Age is no barrier to Facebook membership, with more seniors signing up to keep track of friends and relatives.

Great-grandfather Jack Dawbler, 89, joined to keep track of his extended family - but he is a bit wary of the site.

"I looked on my grandson's page and there were about 60 messages on there and they were so personal it was embarrassing to read.

"That sort of thing puts me off entirely. When I want to find things out I use Google."

So why did he join? "Oh, it's just one of those things. It sounded nice."

Dawbler, who lives near Christchurch, has had a computer for about 10 years ago but insists he's an amateur. "There are lots of things I just can't understand."

Zena Hyndman, 88, joined Facebook with her the help of her granddaughter.

The Dunedin resident mainly uses the site to look at photos on her grandchildren's pages.

Dawbler doesn't know of anyone else his age on Facebook, but laughs at the suggestion he may be New Zealand's oldest member.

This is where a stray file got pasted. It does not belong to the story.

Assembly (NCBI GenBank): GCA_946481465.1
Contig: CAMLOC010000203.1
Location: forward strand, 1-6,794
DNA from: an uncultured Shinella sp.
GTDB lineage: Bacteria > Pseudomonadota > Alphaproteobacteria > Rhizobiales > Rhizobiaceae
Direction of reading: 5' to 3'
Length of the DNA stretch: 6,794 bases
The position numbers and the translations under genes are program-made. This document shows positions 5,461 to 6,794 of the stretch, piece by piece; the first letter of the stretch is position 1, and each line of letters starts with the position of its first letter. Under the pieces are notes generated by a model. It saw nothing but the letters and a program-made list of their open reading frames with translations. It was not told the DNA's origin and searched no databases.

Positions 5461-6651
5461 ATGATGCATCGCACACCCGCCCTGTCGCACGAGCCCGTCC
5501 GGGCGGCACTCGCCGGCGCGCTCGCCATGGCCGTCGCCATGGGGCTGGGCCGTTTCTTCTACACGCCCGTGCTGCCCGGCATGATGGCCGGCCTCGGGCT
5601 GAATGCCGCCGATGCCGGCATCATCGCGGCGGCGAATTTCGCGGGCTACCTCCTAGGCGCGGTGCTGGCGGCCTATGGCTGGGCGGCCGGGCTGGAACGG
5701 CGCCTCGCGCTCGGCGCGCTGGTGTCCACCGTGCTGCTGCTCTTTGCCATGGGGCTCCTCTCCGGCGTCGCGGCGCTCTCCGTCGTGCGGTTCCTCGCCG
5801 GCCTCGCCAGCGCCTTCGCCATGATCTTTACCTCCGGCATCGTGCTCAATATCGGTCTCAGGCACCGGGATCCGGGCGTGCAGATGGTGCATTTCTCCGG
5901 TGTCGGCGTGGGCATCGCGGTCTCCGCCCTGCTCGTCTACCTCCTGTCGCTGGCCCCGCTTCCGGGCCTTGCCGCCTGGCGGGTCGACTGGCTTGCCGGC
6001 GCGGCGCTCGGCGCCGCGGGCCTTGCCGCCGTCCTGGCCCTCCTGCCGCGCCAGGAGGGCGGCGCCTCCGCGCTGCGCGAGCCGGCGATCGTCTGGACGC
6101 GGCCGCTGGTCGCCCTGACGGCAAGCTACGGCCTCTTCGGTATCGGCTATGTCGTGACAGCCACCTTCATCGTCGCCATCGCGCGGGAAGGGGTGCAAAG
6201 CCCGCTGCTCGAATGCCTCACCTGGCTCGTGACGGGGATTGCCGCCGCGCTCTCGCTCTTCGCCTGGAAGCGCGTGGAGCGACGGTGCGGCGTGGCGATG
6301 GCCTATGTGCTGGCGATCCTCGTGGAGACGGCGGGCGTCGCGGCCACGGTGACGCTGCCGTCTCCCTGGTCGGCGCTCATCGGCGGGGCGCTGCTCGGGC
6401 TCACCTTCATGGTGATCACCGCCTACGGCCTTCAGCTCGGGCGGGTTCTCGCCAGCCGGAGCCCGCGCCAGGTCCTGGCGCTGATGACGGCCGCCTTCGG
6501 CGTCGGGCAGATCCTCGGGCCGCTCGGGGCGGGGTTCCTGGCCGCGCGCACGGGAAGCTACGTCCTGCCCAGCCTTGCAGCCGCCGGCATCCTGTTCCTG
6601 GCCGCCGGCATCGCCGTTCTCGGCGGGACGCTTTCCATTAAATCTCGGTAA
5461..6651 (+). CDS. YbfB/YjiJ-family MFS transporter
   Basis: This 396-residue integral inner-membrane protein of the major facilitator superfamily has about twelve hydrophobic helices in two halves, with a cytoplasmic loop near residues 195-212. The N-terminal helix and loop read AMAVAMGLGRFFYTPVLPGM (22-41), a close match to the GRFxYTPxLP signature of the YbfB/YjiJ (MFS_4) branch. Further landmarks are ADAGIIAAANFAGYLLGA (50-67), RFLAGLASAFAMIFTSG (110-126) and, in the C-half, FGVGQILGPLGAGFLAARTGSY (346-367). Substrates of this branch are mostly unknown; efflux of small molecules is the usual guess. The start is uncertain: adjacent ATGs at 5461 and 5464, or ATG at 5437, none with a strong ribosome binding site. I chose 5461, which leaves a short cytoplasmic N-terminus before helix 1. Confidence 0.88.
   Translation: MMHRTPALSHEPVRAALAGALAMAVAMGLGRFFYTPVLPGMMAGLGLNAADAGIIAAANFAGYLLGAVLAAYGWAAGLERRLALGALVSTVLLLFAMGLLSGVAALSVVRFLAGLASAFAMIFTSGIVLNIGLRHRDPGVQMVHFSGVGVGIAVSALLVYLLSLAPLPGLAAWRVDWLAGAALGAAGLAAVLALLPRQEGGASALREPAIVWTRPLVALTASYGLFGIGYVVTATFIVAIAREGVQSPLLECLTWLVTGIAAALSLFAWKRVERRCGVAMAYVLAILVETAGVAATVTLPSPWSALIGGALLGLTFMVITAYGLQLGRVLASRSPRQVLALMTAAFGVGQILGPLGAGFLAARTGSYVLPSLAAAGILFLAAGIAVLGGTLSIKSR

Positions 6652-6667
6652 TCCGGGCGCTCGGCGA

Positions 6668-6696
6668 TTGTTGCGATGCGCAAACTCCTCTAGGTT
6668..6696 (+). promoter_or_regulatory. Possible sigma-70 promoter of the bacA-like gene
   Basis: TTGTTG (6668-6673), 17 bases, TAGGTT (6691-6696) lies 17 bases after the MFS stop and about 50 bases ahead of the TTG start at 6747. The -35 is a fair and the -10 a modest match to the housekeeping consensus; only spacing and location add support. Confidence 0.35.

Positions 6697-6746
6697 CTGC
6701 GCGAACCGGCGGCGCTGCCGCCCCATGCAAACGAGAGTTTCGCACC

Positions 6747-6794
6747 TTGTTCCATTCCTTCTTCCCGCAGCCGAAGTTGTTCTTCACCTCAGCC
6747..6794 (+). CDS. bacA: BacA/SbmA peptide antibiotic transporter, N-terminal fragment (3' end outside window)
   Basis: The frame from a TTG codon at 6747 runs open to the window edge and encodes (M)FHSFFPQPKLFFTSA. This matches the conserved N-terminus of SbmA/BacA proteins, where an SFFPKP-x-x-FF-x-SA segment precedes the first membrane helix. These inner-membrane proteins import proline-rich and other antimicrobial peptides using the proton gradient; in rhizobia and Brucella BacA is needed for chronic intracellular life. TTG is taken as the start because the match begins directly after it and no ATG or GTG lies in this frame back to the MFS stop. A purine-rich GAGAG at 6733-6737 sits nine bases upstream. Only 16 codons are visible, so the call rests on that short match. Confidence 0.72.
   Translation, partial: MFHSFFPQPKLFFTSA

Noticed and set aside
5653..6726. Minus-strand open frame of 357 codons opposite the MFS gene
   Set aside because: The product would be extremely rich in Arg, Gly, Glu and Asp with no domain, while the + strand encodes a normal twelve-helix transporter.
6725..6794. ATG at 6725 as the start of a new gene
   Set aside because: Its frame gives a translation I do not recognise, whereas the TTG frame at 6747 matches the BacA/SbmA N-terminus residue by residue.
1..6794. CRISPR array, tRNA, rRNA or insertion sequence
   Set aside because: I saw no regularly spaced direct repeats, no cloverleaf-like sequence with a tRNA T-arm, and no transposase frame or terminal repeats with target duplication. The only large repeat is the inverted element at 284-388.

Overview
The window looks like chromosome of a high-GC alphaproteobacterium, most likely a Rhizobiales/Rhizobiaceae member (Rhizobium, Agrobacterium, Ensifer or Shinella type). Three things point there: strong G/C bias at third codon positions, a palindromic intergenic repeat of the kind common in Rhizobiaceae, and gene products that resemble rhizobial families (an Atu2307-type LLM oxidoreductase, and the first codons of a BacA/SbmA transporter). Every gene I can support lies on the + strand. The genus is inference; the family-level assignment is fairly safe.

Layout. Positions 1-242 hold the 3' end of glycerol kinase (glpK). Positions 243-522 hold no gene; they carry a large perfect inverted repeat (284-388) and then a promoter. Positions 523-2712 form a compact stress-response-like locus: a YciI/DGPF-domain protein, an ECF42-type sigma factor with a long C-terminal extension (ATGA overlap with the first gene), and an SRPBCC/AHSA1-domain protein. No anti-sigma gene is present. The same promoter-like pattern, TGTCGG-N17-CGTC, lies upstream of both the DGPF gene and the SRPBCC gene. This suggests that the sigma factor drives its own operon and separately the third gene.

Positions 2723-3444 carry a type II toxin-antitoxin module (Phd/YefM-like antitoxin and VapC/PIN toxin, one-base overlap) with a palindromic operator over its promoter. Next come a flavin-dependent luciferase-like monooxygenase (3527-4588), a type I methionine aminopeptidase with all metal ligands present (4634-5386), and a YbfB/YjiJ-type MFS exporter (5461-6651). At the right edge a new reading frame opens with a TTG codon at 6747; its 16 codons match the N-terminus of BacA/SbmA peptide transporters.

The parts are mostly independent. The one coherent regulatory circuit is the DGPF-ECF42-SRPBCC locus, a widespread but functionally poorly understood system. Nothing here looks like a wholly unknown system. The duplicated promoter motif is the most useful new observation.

"Oh no, there'll be plenty of 90-year-olds - I'm just a youngster."

And he is, compared to Anne D. Krum, reportedly Facebook's oldest member. The 105-year-old Polish-American has 93 friends and a couple of fan clubs.

But Krum isn't the only centenarian on Facebook - 104-year-old Ivy Bean from the UK puts Krum to shame with almost 5000 friends.

In New Zealand, Wendy Bremner has set up a Facebook page for Age Concern Counties Manukau.

Although most of the "friends" are youngsters with relatives who use Age Concern services, Bremner thinks seniors will cotton on.

"As they see more of it, they'll see it's an opportunity to get information and make friends. At the moment, they think it's a young person's tool and don't quite understand it.

"They want to be friends with their grandchildren, but they think everything has to be visible to everyone and that freaks them out."

Do you know an older Facebook member? Email